Would tennis rackets disappear too? Probably yes. According to the rules established by the Devil, when things mysteriously disappear from the world, all the memories and consequences of their existence also vanish. However, the protagonist will have more profoundly personal associations with cats to worry about than mere sporting goods in Akira Nagai’s beautifully tragic If Cats Disappeared from the World (trailer here), which screens during the 2016 New York Asian Film Festival.
When a thirty-year-old postman is diagnosed with a hopelessly advanced brain tumor, he is rather surprised to find his Mephistophelean doppelganger waiting for him at home. Purporting to me the Devil, his double offers him a deal. Every item he completely sacrifices from the world will extend his life one day. The emphasis should definitely be on completely. The first supposedly pedestrian item to vanish will be phones. Yet, the Postman belatedly realizes it was phone calls that brought him together with the great lost love of his life.
While he reconnects with ex for a final day, the Postman is flooded with memories of their relationship—and then they disappear from each other’s lives. The next to go will be movies, which will also usher his film snob best friend from his life. Clocks will follow, affecting his relationship to his slightly estranged watchmaker father, but cats will really hurt, because of his current feline’s heartrending backstory.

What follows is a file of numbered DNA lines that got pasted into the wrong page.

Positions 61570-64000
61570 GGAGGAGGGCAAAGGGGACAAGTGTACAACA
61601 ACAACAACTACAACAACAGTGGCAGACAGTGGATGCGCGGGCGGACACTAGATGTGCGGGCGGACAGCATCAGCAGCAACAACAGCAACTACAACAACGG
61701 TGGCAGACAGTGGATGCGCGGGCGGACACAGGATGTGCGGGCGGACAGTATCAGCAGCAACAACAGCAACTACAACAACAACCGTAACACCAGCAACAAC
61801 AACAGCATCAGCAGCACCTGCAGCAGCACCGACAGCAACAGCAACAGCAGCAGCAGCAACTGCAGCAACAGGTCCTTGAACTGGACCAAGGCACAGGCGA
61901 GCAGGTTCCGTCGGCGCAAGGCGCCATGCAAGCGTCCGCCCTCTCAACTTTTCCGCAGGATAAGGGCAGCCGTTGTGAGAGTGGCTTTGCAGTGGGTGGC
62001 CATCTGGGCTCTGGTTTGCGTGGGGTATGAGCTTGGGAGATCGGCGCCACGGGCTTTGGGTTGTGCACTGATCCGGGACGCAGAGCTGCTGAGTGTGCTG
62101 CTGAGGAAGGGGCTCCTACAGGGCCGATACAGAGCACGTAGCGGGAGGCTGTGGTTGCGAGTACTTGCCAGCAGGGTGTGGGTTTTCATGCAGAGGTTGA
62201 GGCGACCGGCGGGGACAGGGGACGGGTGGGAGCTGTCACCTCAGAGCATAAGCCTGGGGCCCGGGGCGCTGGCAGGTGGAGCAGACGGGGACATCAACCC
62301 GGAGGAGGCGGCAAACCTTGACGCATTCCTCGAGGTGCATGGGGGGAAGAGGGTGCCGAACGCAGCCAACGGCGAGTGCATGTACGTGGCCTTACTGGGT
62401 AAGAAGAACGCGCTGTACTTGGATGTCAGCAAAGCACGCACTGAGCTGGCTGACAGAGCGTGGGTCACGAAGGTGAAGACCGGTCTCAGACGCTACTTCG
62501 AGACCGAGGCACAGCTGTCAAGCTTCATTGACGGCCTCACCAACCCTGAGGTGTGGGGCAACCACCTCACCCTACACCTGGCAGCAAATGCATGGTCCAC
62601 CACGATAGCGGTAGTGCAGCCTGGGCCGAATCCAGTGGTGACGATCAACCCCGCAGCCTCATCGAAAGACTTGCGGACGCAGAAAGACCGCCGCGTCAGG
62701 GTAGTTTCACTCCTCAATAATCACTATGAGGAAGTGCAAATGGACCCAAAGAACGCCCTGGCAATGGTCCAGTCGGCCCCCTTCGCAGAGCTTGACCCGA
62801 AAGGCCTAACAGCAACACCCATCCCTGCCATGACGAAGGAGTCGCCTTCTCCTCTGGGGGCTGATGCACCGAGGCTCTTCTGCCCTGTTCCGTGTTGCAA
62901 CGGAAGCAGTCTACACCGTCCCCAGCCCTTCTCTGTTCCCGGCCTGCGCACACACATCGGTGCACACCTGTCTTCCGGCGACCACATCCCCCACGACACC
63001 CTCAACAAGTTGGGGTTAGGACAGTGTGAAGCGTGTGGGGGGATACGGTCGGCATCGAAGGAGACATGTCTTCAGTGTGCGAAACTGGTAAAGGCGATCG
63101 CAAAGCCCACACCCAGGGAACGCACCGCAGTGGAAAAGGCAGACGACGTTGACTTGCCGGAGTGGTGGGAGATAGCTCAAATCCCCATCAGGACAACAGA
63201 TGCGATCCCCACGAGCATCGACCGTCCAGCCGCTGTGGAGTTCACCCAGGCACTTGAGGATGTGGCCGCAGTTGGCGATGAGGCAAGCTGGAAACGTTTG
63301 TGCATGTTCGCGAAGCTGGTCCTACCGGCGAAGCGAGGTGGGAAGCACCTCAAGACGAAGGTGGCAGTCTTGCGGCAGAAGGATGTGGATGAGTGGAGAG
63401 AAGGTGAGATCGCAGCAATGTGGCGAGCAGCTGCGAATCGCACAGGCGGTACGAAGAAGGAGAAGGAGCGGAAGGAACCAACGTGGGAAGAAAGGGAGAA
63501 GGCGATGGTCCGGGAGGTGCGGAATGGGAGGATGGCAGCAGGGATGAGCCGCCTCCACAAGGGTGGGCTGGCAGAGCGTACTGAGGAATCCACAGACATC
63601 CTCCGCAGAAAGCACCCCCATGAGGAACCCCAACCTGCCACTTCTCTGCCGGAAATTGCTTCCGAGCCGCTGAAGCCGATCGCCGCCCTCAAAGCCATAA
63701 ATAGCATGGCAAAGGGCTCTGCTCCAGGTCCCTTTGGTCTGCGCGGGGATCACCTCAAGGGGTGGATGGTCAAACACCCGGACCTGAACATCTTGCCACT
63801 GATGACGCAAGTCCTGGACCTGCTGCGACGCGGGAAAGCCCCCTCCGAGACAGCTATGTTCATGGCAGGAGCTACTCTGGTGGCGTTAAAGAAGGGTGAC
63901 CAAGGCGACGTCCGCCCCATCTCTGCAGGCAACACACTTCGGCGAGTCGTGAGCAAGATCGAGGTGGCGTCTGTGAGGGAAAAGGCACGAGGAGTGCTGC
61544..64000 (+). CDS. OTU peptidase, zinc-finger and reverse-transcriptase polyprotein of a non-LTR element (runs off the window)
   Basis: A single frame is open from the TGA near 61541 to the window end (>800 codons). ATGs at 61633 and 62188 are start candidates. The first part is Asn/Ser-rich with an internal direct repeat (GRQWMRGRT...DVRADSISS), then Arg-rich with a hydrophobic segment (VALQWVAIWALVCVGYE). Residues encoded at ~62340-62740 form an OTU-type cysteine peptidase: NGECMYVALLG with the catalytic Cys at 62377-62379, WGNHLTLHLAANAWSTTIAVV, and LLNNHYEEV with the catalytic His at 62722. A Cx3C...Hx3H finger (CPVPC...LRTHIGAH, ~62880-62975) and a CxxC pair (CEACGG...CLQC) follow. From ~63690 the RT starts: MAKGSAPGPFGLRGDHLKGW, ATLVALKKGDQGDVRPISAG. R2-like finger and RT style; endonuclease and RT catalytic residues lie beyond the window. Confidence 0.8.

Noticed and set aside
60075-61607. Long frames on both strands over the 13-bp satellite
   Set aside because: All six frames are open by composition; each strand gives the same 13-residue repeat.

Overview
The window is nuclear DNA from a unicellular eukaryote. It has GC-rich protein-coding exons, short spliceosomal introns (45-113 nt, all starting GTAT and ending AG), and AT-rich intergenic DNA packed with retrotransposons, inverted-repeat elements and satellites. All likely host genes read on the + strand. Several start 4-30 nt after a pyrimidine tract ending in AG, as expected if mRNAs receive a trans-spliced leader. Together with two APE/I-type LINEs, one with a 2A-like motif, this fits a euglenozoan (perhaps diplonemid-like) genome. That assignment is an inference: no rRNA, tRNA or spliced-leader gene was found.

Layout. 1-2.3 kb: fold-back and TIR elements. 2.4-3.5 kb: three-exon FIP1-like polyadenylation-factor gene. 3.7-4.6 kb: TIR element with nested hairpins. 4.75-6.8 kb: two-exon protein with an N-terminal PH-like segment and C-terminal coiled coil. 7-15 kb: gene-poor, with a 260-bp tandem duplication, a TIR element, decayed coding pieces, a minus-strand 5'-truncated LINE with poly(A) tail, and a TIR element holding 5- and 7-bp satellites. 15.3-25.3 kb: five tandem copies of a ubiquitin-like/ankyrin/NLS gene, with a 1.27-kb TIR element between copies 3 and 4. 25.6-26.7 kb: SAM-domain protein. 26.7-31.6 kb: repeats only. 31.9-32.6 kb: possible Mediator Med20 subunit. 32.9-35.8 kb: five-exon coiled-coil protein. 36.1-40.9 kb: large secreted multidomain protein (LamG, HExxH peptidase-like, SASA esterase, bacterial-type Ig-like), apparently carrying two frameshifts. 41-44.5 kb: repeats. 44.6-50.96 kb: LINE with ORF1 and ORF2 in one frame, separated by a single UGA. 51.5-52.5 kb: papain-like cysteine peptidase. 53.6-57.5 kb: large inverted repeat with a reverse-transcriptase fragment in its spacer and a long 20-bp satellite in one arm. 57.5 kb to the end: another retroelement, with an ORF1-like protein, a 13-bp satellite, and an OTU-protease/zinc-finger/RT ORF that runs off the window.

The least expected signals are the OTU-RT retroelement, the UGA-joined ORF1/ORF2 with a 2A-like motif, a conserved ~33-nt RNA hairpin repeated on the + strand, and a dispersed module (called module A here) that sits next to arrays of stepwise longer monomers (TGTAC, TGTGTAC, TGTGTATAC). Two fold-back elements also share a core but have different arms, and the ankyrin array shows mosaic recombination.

If you want to hear big burly men choking back sobs, ICDFTW is the film for you. Think of it as a cross between Yojira Taika’s Oscar-winning Departures and Kiyoshi Kurosawa’s Journey to the Shore, but this film really goes for the heartstrings early and often. There is no question Nagai is nakedly manipulative, but viewers will not notice while they are under his spell.
As the Postman, Takeru Satoh revisits the fantastical romantic terrain of Kurosawa’s REAL, but this time he takes his performance several levels deeper. He is also suitably sinister as the infernal doppelganger. He does a lot of brooding and staring out to sea, but his scenes with Aoi Miyazaki as his true love are just devastating. Their achingly sensitive chemistry is a small wonder to behold. Yet, the audience really needs to gird themselves for when Mieko Harada (the fierce Lady Kaede in the other Kurosawa’s Ran) really lowers the boom as the Postman’s mother.